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Copyright Queries



Don’t judge a book by its cover

By ucylcjh, on 9 February 2018

People sometimes ask about the copyright issues which might arise if one reproduces the cover of a book on social media. For example you might want to use a copy of the front cover to draw the attention of your particular academic community to a useful publication or you might just want to recommend a book to your friends. There is no doubt that the designs of recent book covers are protected by copyright and the usual rules apply.

In principle, unless you believe your usage is covered by a statutory exception,  you do need the permission of the copyright owner, which will usually be the publisher (although perhaps not in every case). The book cover is arguably a complete “artistic work” in its own right, so you may be reproducing 100% of a protected work. Both reproducing it and communicating it to the public are activities restricted by copyright.

On the other hand, assuming that you are discussing the book in a positive light in your blog post, what are the chances that the publisher will really object to what you are doing? Is it not a form of free marketing for the publisher’s product?  The process of seeking permission may turn out to be slow and cumbersome and the chances of the copyright owner being concerned are quite small. One could imagine a scenario in which the copyright in the cover design belonged to a free-lance artist. The publisher has paid the artist for a licence to use his work. You, on the other hand, don’t have a licence and have not paid anything to the artist, so in this scenario you could attract the copyright owner’s ire. But then, how likely is that in practice?

In the end it comes down to a decision based on your judgement about the specific book, the context in which you plan to reproduce the front cover and your appetite for risk.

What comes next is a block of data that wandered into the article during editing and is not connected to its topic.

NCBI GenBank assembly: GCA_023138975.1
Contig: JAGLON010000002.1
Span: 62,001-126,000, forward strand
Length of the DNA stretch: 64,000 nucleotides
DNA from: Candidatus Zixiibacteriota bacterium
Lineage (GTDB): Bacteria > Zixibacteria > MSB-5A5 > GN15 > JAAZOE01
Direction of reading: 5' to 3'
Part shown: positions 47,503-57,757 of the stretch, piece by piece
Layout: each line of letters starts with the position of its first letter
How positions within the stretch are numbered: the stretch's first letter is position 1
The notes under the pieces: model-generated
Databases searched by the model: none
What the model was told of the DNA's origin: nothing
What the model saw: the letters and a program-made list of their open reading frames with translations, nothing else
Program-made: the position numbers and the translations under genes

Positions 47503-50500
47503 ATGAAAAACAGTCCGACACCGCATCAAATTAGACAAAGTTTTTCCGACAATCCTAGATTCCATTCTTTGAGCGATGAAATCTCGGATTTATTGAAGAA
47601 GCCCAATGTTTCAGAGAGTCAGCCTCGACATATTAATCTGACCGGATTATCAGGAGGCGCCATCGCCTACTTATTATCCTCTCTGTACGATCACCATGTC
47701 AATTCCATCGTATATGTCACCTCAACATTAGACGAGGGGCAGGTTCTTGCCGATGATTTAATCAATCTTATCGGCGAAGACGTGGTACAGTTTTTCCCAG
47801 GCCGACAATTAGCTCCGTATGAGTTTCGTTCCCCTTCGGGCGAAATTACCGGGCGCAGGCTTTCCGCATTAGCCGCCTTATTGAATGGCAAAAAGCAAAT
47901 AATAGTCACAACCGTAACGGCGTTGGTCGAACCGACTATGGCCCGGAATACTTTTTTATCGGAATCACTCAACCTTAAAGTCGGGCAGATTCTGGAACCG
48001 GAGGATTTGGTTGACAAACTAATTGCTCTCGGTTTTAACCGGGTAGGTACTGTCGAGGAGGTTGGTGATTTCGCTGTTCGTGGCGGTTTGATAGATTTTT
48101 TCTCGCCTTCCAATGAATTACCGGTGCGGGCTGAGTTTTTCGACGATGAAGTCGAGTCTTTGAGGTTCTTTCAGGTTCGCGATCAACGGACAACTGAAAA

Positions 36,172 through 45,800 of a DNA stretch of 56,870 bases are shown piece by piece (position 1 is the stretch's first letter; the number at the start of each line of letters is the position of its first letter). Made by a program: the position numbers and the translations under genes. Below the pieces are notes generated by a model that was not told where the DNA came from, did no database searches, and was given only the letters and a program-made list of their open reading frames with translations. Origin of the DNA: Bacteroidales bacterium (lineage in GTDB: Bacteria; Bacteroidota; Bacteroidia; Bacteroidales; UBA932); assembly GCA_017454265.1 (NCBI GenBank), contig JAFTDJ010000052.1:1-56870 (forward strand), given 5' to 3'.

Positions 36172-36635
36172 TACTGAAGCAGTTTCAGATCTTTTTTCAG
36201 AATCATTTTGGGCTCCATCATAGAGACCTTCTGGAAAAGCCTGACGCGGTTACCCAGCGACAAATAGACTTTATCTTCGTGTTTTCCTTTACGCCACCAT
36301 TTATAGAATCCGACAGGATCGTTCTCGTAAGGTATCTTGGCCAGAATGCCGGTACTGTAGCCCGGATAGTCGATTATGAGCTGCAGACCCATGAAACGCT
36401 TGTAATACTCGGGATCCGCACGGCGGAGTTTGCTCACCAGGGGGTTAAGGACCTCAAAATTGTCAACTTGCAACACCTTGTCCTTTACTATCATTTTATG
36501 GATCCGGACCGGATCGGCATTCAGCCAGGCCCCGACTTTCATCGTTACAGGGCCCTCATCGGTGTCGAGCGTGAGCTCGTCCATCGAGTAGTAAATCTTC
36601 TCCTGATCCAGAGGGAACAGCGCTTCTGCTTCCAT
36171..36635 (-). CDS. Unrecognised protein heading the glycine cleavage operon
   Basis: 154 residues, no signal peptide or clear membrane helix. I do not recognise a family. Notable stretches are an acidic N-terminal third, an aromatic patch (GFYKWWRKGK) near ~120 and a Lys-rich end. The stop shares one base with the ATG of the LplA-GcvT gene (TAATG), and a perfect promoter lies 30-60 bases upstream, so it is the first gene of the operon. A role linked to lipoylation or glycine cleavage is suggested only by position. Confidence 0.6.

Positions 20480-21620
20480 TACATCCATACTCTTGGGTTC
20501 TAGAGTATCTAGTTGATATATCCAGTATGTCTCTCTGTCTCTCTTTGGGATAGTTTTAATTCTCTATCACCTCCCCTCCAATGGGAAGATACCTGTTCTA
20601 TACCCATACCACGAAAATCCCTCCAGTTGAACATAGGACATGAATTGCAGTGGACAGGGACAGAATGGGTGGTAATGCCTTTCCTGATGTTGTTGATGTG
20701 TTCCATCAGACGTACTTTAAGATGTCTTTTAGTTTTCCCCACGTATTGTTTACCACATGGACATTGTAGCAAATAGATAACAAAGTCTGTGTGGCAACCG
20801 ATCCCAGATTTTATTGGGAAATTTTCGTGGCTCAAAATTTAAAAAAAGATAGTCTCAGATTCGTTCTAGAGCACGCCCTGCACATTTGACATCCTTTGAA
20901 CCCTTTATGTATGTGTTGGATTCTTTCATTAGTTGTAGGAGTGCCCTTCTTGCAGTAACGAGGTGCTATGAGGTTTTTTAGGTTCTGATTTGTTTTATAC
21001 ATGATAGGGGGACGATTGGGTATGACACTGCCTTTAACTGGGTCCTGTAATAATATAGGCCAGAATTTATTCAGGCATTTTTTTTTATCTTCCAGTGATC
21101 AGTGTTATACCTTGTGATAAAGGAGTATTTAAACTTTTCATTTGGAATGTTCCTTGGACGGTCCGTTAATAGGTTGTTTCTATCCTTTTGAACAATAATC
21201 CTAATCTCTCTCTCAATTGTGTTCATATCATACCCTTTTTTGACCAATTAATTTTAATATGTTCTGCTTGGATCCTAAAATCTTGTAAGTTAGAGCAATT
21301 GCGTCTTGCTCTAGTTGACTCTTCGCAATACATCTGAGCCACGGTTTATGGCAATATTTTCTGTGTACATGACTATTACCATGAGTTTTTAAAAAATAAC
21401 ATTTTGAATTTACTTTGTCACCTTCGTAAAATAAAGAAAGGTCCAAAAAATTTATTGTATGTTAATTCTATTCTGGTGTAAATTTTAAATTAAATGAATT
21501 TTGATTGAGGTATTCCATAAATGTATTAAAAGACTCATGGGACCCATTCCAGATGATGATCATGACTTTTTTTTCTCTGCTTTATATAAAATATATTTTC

Neighbours’ Copyright Dispute on Long Island

By ucylcjh, on 15 July 2016

A couple living on Long Island have accused neighbours of deliberately  copying the architectural design of their new house. This is reported in full in the New York Daily News.

Having designed what they thought of as their own unique home Mr and Mrs Fortgang were angered to discover that some neighbours had built a property in the vicinity which was (at least in their eyes) suspiciously  similar in design.

The Fortgangs appear to be starting legal proceedings alleging infringement of the copyright in their architural design on the part of their neighbours. Although this is an amusing story in some respects, it is also a useful reminder that buildings, plans and drawings are all protected by copyright in the UK as well as in the USA. They are categorised as “artistic works” under Section 4 of the Copyright, Designs and Patents Act 1988.

The article in the New York daily news includes photographs of both properties so you can make your own mind up as to whether there is an infringement of copyright.